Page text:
February 1999 | Commentary | Supply Chain Technology

JD Edwards: The Fourth Wave of Supply Chain Management

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The dynamics of the supply chain as a strategy, as a market, and as a set of technologies are creating a tidal wave of change. One company riding the crest of the wave is J.D. Edwards, Denver, Colo. Best known for its very strong position in the ERP market and recent phenomenal growth surge, J.D. Edwards has now staked out a large claim in the supply chain market with its SCOREx (Supply Chain Optimiza-tion and Real-time Extended Execu-tion) software solution.

"With SCOREx, we are trying to position the supply chain as something not unique or unusual," says Ray Rebello, vice president of product marketing, service industries for J.D. Edwards. "Supply chain management is a natural evolution. Years ago there were completely non-integrated systems within an enterprise. Then these systems became integrated, and MRP and MRP II applications came along. Financial applications were added, followed by ERP.

"MRP integrated a couple of departments within the enterprise, MRP II integrated more departments, and ERP many more departments," says Rebello. "The supply chain is not new. It is a natural evolution of business. By managing the supply chain, we are not only adding more departments within an organization, but external departments outside an organization as well.

"Supply chain management is really MRP IV," he notes. "The manufacturing, products planning, and distribution functions should encompass the whole organization, within and without. They are the same functions. You are going to receive an order, ship an order, bill a customer, provide Web access, and offer optimization of manufacturing and distribution capabilities."

"Supply chain management is made up of two parts—planning and execution," Rebello continues. Supply chain planning optimizes what you have. It has three distinct areas: distribution, manufacturing capacity or shipping capacity, and materials planning. Depending on the user, one of those fits but not all of them.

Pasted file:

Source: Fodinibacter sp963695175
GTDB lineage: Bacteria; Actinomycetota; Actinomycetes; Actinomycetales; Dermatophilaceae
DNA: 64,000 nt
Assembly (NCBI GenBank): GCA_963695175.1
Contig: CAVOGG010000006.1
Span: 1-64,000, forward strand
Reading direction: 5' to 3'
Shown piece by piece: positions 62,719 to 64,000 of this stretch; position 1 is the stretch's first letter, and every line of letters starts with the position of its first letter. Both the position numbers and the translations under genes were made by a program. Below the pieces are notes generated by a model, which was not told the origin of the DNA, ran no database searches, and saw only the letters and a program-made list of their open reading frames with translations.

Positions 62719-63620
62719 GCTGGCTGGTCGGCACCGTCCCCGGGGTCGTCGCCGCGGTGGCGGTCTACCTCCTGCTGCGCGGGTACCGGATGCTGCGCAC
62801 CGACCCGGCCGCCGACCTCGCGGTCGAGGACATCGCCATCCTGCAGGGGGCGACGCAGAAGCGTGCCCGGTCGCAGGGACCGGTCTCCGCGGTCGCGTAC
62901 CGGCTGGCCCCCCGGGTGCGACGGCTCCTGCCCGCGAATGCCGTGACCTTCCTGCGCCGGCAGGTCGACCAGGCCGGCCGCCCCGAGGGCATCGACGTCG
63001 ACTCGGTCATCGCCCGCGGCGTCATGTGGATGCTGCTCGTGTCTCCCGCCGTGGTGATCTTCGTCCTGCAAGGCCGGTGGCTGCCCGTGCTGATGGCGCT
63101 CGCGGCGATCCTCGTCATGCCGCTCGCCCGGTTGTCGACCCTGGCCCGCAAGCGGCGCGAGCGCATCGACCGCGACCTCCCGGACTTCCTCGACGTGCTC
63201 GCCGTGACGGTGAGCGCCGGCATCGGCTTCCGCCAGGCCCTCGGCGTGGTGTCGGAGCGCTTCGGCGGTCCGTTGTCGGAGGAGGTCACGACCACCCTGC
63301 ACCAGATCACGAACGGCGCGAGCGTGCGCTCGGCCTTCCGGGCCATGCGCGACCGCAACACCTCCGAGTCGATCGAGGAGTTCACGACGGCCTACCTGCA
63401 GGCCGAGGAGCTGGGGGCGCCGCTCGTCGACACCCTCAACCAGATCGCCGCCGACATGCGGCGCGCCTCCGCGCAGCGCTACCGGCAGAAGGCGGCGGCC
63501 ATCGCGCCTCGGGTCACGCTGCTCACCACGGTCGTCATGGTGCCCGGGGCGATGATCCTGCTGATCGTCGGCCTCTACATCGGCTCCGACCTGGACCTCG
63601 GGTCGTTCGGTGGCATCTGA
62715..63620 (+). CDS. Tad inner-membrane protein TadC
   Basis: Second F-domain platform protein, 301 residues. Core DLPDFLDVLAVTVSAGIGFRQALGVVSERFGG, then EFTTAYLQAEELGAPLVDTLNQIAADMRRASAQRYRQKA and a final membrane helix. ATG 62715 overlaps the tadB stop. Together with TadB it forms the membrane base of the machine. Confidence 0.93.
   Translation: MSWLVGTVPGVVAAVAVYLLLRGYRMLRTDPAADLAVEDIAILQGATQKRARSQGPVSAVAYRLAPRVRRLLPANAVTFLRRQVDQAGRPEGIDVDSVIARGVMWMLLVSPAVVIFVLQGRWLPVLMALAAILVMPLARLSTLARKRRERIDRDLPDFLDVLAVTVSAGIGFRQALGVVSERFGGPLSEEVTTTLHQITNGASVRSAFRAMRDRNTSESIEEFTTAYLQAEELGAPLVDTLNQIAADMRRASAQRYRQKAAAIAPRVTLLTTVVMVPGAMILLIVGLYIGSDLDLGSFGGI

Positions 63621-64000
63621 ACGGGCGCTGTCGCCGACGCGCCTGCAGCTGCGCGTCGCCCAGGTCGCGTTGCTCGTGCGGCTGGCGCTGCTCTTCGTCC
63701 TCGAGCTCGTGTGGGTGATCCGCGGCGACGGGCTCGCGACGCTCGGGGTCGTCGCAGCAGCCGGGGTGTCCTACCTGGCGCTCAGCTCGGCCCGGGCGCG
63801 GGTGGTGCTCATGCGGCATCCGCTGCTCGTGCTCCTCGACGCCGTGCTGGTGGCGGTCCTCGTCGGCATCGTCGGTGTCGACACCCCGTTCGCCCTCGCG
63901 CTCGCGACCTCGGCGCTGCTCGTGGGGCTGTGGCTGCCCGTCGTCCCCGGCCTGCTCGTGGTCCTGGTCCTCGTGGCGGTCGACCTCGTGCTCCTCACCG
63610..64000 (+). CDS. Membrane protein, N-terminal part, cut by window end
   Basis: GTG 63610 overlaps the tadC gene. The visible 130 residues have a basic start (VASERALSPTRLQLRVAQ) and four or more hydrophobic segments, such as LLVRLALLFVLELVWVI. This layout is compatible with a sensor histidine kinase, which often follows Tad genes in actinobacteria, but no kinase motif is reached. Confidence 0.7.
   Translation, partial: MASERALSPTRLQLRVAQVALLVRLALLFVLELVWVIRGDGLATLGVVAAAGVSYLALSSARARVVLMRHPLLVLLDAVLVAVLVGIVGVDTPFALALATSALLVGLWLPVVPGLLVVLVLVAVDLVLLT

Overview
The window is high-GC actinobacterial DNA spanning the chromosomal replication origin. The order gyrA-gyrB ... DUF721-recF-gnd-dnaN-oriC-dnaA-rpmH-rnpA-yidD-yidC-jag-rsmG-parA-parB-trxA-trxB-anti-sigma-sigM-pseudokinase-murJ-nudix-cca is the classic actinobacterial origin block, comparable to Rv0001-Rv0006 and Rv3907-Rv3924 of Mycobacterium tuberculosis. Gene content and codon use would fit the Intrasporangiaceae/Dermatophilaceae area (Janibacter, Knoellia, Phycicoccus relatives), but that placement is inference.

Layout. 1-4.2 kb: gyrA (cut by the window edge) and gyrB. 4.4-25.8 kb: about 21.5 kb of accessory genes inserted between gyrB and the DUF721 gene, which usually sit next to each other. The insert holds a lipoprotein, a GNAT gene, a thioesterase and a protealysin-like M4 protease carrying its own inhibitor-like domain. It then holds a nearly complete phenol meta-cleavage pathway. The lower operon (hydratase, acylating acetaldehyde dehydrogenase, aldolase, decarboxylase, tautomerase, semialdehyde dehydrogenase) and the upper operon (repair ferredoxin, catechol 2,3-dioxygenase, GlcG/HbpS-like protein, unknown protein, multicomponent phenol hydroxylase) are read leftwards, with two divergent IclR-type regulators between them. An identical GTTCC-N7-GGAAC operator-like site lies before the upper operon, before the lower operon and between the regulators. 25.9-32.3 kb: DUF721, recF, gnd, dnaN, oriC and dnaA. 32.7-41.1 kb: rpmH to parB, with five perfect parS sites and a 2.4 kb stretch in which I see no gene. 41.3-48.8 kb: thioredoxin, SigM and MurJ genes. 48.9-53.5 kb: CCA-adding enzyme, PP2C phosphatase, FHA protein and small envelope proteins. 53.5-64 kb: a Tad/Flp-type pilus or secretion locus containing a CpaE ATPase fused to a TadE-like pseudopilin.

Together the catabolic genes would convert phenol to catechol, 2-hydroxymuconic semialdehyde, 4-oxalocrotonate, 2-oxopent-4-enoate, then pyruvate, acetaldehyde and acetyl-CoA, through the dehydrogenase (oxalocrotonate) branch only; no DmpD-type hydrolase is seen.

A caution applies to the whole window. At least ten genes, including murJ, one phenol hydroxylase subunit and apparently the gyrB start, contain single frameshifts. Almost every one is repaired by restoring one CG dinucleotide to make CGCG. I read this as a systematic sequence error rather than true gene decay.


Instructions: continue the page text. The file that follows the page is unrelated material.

"When a company says it is a supply chain planning vendor, you have to ask where you fit," he advises. "It is possible to buy the wrong tool because these software products work differently for different functions. You can buy a metric wrench for an English problem.

"After customers determine what they want to optimize, J.D. Edwards offers several alternatives," Rebello says. "We have formal partnerships with Manugistics, i2 and Synquest. We also have a license for optimization components from Ilog, which provides components to SAP.

"We have the same components as these companies, although how we use them may be different. Our components and our solution will not address the total range of planning. It is important to know your supply chain challenges to help determine the tool you should use. That is the first part of SCOREx, and can be described as supply chain optimization," he says.

"The second part of supply chain management is execution. Execution is important because it lets you grow your business," Rebello says. "With planning alone, you can't add new customers or ship your orders. There are two types of execution: extended execution and real-time execution.

"Extended execution means going beyond simple order processing. When taking an order, we must be able to have visibility of the order in the warehouse and all the way through the supply chain. The same is true of product changes. SCOREx offers the extended capabilities of execution; not just one small aspect of it. Only a few ERP products do this," he says.

"In terms of real-time execution, we have found that customers are not buying whole new software systems today," Rebello says. "They are not green-fielding. They are replacing current systems. When we ask why they are buying another system, they tell us that their current system is not meeting their needs.

"We see in the process of the sales cycle that people believe an ERP system will solve their problems," he says. "The day they go live, the system becomes the problem. Most systems are inflexible and they cannot make changes in real time. What we are saying with SCOREx is that the system can continue to be the solution by giving companies the capability to put their ideas into action.

"Suppose you have a supply chain that requires you to sell products through distributors," says Rebello. "Your boss wakes up one morning and decides he wants to now sell direct. Or suppose you run a plant and decide you want a new distribution warehouse in China. Can your software handle this? How long does it take? For SCOREx, it is not a matter of whether the software can do it, but how fast," he says.

For more information on J.D. Edwards and the SCOREx product, visit the company's web site at www.jdedwards.com.

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